That was largely unknown in the spring of 2020, when schools first shut down. But several experts said that had changed by the fall of 2020, when there were initial signs that children were less likely to become seriously ill, and growing evidence from Europe and parts of the United States that opening schools, with safety measures, did not lead to significantly more transmission.

“Infectious disease leaders have generally agreed that school closures were not an important strategy in stemming the spread of Covid,” said Dr. Jeanne Noble, who directed the Covid response at the U.C.S.F. Parnassus emergency department.

Politically, though, there remains some disagreement about when, exactly, it was safe to reopen school.

Republican governors who pushed to open schools sooner have claimed credit for their approach, while Democrats and teachers’ unions have emphasized their commitment to safety and their investment in helping students recover.

“I do believe it was the right decision,” said Jerry T. Jordan, president of the Philadelphia Federation of Teachers, which resisted returning to school in person over concerns about the availability of vaccines and poor ventilation in school buildings. Philadelphia schools waited to partially reopen until the spring of 2021 , a decision Mr. Jordan believes saved lives.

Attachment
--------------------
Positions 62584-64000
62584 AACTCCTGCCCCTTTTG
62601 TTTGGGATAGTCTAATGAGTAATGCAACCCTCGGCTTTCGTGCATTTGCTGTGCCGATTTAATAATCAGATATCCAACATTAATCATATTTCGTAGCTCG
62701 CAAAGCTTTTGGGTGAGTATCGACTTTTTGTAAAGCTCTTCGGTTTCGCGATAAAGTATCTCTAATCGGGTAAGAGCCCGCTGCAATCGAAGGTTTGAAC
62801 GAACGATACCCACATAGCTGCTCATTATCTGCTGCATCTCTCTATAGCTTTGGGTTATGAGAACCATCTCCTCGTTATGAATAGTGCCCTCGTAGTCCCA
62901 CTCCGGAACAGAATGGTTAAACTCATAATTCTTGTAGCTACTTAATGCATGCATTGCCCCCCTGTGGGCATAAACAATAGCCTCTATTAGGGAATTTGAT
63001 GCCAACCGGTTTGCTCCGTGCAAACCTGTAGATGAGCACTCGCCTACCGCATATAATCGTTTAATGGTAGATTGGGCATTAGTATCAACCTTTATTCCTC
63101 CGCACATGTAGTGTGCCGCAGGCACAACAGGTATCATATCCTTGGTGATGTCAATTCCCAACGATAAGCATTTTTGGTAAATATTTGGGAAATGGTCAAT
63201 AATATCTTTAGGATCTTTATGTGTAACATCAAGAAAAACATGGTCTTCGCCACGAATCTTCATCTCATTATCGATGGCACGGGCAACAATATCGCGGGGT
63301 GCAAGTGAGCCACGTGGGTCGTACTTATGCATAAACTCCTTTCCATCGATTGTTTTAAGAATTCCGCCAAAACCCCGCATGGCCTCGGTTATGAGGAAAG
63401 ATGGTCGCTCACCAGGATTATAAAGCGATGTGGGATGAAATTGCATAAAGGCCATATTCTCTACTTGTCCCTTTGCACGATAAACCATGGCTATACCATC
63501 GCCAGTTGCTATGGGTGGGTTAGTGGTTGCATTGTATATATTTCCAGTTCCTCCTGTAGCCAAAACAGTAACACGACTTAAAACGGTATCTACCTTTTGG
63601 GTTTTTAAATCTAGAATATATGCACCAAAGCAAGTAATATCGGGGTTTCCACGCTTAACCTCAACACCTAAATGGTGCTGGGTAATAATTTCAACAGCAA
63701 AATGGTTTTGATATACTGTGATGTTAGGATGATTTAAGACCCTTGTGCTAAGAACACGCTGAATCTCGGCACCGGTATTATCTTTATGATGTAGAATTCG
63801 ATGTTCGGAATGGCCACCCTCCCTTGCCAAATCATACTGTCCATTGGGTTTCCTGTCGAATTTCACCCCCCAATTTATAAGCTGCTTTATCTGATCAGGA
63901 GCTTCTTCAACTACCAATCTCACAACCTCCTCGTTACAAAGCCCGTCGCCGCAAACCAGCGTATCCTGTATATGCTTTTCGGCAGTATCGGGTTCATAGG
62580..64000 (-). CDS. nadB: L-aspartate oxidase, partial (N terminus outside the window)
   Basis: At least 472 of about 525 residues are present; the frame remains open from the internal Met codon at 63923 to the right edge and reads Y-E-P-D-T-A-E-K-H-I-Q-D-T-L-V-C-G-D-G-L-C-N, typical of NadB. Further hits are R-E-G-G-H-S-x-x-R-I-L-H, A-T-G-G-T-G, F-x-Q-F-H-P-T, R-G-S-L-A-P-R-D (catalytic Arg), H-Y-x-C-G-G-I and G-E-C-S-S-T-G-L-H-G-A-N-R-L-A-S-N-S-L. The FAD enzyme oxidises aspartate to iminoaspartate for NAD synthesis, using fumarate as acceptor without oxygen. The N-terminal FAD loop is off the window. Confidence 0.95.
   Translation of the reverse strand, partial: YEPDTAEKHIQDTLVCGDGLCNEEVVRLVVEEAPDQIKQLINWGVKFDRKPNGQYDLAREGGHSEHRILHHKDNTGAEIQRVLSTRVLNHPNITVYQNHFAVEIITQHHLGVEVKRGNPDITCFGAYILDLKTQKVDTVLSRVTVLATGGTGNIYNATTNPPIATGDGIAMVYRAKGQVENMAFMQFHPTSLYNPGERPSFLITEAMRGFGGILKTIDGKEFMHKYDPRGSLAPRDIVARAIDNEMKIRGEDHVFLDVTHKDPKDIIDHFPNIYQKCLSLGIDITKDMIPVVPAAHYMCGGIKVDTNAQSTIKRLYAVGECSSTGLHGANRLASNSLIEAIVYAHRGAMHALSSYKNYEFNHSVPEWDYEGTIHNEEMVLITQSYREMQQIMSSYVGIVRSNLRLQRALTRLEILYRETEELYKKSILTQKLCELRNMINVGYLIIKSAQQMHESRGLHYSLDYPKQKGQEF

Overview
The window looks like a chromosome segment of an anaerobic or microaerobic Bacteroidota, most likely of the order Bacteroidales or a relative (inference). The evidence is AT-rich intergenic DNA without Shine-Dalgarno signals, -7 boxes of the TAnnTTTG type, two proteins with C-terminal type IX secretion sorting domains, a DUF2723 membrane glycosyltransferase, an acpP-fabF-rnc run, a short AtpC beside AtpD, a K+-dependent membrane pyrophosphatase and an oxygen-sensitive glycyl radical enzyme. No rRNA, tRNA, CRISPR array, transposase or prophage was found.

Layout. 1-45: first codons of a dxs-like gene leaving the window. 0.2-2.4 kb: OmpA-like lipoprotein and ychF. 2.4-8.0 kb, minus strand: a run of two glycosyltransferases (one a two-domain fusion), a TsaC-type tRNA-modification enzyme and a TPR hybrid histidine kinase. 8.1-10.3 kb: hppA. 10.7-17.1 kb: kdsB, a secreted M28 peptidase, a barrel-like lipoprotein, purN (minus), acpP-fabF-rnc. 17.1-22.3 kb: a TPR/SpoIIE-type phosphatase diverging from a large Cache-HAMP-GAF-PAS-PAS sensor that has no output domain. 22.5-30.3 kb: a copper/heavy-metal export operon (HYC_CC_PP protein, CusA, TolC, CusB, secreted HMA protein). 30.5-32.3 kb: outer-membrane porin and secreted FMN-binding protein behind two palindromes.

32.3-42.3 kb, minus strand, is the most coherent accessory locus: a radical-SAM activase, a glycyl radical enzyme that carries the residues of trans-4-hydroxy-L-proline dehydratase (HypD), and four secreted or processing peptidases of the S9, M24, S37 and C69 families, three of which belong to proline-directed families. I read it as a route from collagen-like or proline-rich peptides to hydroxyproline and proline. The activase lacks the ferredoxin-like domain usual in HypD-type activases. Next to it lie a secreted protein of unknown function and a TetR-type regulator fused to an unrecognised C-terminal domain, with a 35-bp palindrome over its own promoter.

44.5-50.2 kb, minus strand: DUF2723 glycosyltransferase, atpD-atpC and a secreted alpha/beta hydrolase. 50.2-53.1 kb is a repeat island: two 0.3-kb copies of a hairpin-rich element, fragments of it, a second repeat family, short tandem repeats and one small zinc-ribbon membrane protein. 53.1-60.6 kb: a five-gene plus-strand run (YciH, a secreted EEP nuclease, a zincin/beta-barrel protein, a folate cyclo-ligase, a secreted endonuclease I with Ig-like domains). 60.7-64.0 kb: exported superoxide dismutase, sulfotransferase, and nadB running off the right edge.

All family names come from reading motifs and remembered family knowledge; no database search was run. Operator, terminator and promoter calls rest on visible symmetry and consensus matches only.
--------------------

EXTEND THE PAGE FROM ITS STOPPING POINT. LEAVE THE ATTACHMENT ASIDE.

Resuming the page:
“It doesn’t matter what is going on in the building and how much people are learning if people are getting the virus and running the potential of dying,” he said.

Pandemic school closures offer lessons for the future.

Though the next health crisis may have different particulars, with different risk calculations, the consequences of closing schools are now well established, experts say.

In the future, infectious disease experts said, they hoped decisions would be guided more by epidemiological data as it emerged, taking into account the trade-offs.

“Could we have used data to better guide our decision making? Yes,” said Dr. Uzma N. Hasan, division chief of pediatric infectious diseases at RWJBarnabas Health in Livingston, N.J. “Fear should not guide our decision making.”

Source: Fahle, Kane, Patterson, Reardon, Staiger and Stuart, “ School District and Community Factors Associated With Learning Loss During the Covid-19 Pandemic. ”